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Hydroponic Farming: Government is Providing Special Training to Women

Gahlot visited the hydroponics facility and handed over the certificates from the first batch of 20 trainees.

Shivani Meena
Hydroponic Farming: A soil-less farming training
Hydroponic Farming: A soil-less farming training

The Delhi government has started training women for underprivileged communities and physically handicapped individuals in hydroponics, a soilless agriculture system, to grow exotic vegetables such as lettuce, bok choy, parsley, rocket leaves, and fruits, among others, which are in high demand in fine-dining institutions in the Capital. 

Delhi Transport Department To Undertake Training Programme

The training is now being undertaken by the Delhi transport department at a Hydroponics Horticulture Training Facility at Kushak Nallah cluster bus depot near Lodhi Road, and the trainees will receive certificates from the Agriculture Skill Council of India. On February 4, transport minister Kailash Gahlot presented certificates to the first group of 20 trainees. 

The training has given Daryaganj resident Kavita Kashyap (47), who lost her work as an office assistant during the pandemic, a light of hope. "Through a mutual friend, I learned about the hydroponics instruction. I finished the training and was selected to be a trainer. "In the future, I want to create my hydroponics setup and become an entrepreneur," Kavita said.  

Kajal (20), an IGNOU first-year B.Sc (zoology) student, said she took the training because she wanted to establish her own business. "My father works at a private factory, and I come from a humble background." "Right now, there are very few persons in the market who can meet the increased demand for exotic veggies and organic products," Kajal, a Paharganj resident, said.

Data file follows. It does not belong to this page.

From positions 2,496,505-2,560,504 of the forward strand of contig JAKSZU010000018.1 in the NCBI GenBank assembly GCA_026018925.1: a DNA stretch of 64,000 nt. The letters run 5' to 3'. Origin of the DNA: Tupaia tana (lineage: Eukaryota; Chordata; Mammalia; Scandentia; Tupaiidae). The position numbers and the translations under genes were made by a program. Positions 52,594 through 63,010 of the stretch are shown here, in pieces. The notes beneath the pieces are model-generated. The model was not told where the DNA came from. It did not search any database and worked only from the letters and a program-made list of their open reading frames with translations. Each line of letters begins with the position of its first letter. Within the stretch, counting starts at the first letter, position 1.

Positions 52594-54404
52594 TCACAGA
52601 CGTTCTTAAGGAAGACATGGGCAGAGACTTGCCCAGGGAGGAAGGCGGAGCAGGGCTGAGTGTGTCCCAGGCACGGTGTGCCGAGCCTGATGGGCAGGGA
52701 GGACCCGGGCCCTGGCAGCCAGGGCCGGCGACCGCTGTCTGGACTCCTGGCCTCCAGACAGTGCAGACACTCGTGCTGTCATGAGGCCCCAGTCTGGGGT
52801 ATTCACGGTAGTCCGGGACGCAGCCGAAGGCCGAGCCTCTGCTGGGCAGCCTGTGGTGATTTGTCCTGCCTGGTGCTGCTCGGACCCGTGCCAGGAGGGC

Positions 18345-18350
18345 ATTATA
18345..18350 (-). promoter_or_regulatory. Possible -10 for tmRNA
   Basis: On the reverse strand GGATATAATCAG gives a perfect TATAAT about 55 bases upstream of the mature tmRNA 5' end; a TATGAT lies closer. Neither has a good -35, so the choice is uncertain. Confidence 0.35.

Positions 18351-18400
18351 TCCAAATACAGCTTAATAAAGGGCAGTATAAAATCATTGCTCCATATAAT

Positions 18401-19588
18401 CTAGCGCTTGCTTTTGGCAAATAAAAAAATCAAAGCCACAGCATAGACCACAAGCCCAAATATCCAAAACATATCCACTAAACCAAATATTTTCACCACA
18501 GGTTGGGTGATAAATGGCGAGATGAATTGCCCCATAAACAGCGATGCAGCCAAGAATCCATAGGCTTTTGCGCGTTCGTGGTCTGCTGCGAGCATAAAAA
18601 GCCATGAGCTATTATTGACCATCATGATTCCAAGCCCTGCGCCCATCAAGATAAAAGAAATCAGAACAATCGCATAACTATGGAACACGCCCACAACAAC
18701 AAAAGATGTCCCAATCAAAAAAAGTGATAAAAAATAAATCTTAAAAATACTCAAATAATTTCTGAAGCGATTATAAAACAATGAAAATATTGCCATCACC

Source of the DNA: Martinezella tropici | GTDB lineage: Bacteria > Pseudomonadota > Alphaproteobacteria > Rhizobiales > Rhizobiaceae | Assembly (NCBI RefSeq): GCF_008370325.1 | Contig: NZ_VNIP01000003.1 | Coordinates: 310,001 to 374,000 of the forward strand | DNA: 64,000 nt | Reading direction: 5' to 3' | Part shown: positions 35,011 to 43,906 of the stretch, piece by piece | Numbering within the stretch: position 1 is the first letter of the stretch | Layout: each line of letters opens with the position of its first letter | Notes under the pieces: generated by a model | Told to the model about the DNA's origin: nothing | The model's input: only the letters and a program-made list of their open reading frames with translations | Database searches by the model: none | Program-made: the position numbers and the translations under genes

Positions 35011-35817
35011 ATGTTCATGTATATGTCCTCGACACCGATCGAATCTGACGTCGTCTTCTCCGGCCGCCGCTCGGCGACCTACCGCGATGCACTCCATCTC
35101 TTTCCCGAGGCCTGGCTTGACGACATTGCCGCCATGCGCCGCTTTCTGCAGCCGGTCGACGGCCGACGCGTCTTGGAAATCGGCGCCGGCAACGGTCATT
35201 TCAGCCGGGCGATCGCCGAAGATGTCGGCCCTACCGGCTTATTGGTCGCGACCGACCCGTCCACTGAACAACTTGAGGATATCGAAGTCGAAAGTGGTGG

From March 5, 12 of the 20 trained women began instructing students in classes 9 and 11 from 136 Delhi government schools as part of the Samagra Shiksha Abhiyan (SSA). Each batch will have 50 students (25 from each class 9 and 11), according to officials, and the department has set a goal of training roughly 6,800 students. 

According to government authorities, the program will open doors for women. "It will assist in the development of more end-to-end employment solutions for women and people with disabilities, as well as the development of more women entrepreneurs." The facility contains a training, production, and harvesting center, as well as training for women and people with disabilities in the commercial use of these crops as a source of income. "Through corporate social responsibility, DIMTS (Delhi Integrated Multi-Modal Transit System) has taken a commendable stride in empowering women," said Ashish Kundra, principal secretary, transport department. 

Gahlot, who visited the facility last month, described it as a "unique initiative" by the Delhi government, emphasizing "the necessity to adapt to smart agricultural practices in the face of limited land cover and diminishing resources." 

Sai Swayam Society: The agency for the hydroponics training project 

"We have already begun harvesting all green crops such as iceberg lettuce, bok choy, parsley, and rocket leafs, and this is projected to provide a total harvest of 200kg," said Meera Chetan Bhatia, CEO of Sai Swayam Society, which is the executing agency for the hydroponics training project. 

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